"There's nothing noble about dying. Not even if you die for honor. Not even if you die the greatest hero the world ever saw. Not even if you're so great your name will never be forgotten and who's that great? The most important thing is your life, little guys. You're worth nothing dead except for speeches. Don't let them kid you any more. Pay no attention when they tap you on the shoulder and say come along we've got to fight for liberty, or whatever their word is. There's always a word."
A 1938 novel by Dalton Trumbo
that became a rallying point for the political left during World War II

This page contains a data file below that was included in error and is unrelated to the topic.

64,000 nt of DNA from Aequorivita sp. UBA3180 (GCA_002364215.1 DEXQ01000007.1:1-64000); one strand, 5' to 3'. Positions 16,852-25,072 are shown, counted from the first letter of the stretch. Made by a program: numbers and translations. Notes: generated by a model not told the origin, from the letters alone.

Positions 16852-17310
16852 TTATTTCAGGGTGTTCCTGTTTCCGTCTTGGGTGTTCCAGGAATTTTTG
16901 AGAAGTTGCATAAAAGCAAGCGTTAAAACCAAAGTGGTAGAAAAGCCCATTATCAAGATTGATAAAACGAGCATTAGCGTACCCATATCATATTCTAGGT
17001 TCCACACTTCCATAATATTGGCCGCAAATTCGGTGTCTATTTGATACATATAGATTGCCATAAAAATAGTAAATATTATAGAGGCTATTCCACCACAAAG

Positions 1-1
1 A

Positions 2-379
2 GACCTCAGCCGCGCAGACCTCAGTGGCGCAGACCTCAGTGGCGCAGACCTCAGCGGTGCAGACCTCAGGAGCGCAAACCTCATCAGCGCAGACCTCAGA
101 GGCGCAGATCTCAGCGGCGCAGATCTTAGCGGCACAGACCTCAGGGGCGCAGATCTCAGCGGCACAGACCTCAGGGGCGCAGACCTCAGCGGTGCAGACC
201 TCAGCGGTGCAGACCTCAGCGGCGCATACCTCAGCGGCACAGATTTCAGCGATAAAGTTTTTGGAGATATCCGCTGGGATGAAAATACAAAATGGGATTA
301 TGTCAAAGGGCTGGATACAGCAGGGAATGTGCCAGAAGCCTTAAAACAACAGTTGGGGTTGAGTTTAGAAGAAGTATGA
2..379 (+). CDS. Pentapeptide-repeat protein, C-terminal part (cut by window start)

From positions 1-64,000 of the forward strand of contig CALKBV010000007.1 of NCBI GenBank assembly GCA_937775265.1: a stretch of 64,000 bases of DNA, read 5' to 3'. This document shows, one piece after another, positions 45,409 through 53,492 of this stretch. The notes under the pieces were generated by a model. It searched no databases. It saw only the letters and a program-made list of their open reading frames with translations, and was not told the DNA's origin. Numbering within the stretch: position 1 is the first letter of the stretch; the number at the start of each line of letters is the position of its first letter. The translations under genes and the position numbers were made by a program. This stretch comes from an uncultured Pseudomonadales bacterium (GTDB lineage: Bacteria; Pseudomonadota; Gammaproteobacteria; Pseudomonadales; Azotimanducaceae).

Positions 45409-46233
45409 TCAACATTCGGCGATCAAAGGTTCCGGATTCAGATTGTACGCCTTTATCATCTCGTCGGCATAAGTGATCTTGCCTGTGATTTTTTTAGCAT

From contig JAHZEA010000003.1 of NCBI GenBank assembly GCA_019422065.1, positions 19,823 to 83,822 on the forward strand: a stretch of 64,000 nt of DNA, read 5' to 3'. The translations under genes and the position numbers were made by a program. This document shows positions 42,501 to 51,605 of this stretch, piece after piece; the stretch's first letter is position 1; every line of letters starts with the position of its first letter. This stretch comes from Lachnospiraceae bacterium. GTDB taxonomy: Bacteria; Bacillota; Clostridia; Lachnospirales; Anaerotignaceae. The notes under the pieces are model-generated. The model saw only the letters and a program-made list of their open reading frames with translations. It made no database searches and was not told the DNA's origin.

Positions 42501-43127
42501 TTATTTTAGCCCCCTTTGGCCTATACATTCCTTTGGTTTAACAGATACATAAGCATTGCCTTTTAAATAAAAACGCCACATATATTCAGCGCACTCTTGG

. It follows a young man named Joe Bonham, who, after becoming grievously injured during World War One
, is left deaf, blind, dumb, and without any limbs. Throughout the book, Joe reminisces about the life he lost, waxes philosophical on war and conscription, and tries desperately to communicate with the doctors keeping him alive.
A film version was written and directed by Trumbo himself in 1971, staying fairly close to the source material but with new scenes added (we see more of what's going on around Joe in the hospital, for instance). Metallica
later bought the rights to the movie so they could use clips of it for the music video to the song "One" (based on the book).